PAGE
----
What we mean by getting into a Fugue state

What we mean by getting into a Fugue state


norman lebrecht

May 04, 2018

From our diarist, Anthea Kreston*:

In another one of many double-rehearsal days, I am consumed with the Shostakovich Piano Quintet, and in particular, the fugue. I am babying my arms back to full strength, careful to not use them unless absolutely necessary. I don’t unload dishes, carry bags, or pick up anything heavier than a sandwich. Every day they come back a little more, yet I wonder if I will look back at these weeks and curse myself somehow. There is no injury, just extreme fatigue, and I have a plan, which seems to be holding for now.

A fugue is one of the marvels of composition – the inventor must look at the chosen melody (and rhythm) in a way which will suit a myriad of different purposes in the future. It should be, in its naked form, hummable – catchy – without this, your audience will have no hope if following the thread. It is composed in two sections, and so the B part must be able to fit in harmonically, musically and rhythmically with the A section (cue: Row, Row, Row your boat to “Merrily, Merrily, etc.”). That is the basic structure.

Enter the advanced compositional techniques – the ability to layer more than 2 voices – can the fugue subject work twice as fast, twice as slow? Can the entrances be staggered rhythmically (entering only one beat or one eighth note after the previous entrance), creating a stretto (next voice enters before previous has completed the subject)? What about modulation? Or inversion – with the fugue subject occurring as a perfect mirror? All of these things must be considered simultaneously as the fugue subject is being conceived.

But, the real work of a fugue is the emotional complexity – the way that the fugue, in its most simple form, gives rise to a never-ending goulash of emotions – the fugue pushing against itself, finding darkness where there once was light, tenderness where formality once ruled. I have been reading ahead for the next Fortnightly Book Club – the Gödel, Escher, Bach book. I must admit, I am totally lost for pages at a time, but sometimes something just clicks. I was staring at one of those Escher drawings – not the staircase ones, but those long ones that start with black and white boxes that slowly turn into birds and turtles and chess boards. How do we decide if the black (A section of the fugue) matters more or less than the white sections (B section). At those moments when the bird turns into the turtle – that is the magic of the fugue. When do our hearts change? Does the character of the fugue have to remain somehow the same, or does it transform completely depending on the surroundings?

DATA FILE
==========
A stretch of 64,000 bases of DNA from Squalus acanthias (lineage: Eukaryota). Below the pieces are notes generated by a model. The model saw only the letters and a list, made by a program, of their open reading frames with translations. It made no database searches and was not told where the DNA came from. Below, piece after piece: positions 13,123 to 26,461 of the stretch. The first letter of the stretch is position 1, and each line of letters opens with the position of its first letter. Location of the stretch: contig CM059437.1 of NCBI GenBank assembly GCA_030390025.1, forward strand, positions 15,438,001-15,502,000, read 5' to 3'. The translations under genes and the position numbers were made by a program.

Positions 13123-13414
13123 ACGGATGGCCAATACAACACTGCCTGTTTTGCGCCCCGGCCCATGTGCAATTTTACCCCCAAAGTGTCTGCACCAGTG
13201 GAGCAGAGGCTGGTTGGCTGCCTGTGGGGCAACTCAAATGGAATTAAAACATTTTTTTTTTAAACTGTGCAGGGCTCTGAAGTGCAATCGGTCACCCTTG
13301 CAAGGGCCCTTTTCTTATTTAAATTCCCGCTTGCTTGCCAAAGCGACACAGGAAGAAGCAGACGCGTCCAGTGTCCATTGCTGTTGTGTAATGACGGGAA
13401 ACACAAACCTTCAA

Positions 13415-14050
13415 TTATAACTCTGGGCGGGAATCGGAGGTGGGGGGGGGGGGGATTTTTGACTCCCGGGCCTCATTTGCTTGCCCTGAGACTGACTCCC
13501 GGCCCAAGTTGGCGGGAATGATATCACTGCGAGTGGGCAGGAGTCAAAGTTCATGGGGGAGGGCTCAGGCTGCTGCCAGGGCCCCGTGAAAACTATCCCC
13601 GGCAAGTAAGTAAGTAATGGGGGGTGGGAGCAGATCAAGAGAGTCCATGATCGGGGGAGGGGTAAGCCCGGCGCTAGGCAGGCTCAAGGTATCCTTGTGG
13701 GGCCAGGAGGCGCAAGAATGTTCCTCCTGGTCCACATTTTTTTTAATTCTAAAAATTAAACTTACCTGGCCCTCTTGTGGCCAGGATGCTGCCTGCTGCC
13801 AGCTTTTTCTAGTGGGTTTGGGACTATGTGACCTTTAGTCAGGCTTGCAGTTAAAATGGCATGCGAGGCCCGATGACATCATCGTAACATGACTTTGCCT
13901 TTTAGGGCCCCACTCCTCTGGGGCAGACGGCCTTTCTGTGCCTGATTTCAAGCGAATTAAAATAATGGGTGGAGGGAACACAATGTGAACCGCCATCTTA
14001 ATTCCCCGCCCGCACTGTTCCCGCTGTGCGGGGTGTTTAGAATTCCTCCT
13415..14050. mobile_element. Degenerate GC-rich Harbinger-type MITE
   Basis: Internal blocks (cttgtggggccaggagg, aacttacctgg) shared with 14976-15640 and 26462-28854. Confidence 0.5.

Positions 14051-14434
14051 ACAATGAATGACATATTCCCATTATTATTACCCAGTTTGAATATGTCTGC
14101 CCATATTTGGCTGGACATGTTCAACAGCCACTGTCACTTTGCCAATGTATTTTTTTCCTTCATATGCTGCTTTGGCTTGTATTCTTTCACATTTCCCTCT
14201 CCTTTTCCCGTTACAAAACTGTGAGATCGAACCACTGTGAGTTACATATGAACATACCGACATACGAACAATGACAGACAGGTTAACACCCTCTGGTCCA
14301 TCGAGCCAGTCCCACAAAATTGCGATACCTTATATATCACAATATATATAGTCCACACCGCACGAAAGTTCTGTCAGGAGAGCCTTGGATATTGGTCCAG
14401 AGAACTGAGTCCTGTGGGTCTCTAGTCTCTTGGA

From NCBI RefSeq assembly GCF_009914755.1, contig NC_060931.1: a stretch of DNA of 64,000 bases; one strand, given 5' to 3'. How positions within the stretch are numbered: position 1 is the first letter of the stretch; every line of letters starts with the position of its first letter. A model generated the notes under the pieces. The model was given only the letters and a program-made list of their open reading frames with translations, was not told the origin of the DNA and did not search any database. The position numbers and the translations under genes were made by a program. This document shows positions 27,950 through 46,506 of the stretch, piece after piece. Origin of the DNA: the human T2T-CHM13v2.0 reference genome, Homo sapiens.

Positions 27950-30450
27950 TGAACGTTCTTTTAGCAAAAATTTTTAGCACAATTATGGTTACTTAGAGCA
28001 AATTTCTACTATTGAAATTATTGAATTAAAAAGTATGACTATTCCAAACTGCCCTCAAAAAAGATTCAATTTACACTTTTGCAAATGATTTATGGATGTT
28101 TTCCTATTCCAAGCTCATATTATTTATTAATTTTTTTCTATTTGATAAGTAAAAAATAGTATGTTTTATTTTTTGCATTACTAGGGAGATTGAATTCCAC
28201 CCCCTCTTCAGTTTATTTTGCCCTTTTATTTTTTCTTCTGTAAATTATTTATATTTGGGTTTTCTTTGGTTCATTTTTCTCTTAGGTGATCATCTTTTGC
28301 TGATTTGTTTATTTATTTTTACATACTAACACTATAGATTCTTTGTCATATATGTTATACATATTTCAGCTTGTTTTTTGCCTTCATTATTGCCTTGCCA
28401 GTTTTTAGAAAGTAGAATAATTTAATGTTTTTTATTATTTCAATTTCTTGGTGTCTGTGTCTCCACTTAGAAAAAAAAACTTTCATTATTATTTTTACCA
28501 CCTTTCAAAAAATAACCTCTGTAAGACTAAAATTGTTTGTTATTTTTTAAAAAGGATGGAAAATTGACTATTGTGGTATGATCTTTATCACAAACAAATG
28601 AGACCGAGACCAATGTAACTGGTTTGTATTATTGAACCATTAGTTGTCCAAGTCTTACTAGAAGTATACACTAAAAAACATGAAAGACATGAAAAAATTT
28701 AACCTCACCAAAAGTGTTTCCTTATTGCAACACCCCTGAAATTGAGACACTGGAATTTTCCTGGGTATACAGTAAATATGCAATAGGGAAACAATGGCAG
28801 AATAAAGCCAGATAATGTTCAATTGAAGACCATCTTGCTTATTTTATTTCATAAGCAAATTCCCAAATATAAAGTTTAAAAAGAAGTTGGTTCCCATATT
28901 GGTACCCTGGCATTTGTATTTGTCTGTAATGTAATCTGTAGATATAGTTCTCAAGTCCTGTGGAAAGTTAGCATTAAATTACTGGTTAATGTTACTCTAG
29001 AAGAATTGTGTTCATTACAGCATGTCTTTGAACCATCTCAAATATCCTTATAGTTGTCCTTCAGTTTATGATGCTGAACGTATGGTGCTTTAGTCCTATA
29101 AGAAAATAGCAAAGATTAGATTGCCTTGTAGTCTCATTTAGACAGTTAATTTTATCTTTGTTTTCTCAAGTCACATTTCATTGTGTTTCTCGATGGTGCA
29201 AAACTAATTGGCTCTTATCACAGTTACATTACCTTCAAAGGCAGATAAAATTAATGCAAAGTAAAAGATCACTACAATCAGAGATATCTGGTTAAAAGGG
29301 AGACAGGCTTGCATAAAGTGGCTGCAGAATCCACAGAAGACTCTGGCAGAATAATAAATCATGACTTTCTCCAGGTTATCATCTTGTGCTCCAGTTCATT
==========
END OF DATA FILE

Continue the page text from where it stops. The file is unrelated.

I have been having fugue dreams – last night it was like this. A person stands alone in a dark room, and slowly says the number 3 over and over again. Someone comes and stands next to him, and in the pause, says 1,2, quickly in a rhythmic triplet. They leave, and a person comes to stand on the other side of 3. They speak at the end of the word 3, saying eeeee, at the same pitch, and then get louder and go up in pitch dramatically. Then that person leaves. A third person comes, and after the 3 person speaks, the new person murmurs, lovingly, “me”. And the dream continues. How does the third person feel? Are they forever changed, or can they still feel what it was like to stand alone in a room, saying 3 over and over again?

A couple of times, in my youth, while dabbling in various illegal drugs, I experienced what I would characterize as a “Fugue State” (or “Disassociative Fugue”). This is, according to Wikipedia, “a rare psychiatric disorder characterized by reversible amnesia for personal identity, including the memories, personality, and other identifying characteristics of individuality. The state can last days, months or longer. Dissociative fugue usually involves unplanned travel or wandering, and is sometimes accompanied by the establishment of a new identity.”

It is no wonder, as I look back, that during these years, I went through a stage of calling myself by different names every few weeks (I eventually legally changed my name from Sarah Jane to Anthea), and also got my rather large tattoo on my shoulder (a hieroglyph loosely translated to “embrace life”).

And so, like all of us, I have lived the life of a fugue – my innate first statement remains intact, and yet is forever changed by the endless stream of countersubjects, inversions, and modulations which have accompanied my life journey.


*Anthea, aged 2.5, her first summer playing violin


  • Sue says:

    Look at that gorgeous little girl; the absolute image of her mother. What’s not to love??

  • RW2013 says:

    If you like the Quintet fugue, you’ll love the 24 others of Op.87.

  • Rodney Friend says:

    >>I experienced what I would characterize as a “Fugue State” (or “Disassociative Fugue”)

    Right out of David Lynch’s Lost Highway

  • Marg says:

    I love this statement of your life journey Anthea …. and the fact that such themes permeate your dreams. Last year I set out to write a simple fugue for two recorders – forget all the complex fugal aspects you mention; just getting one theme that can be repeated by someone else following along behind was challenge enough!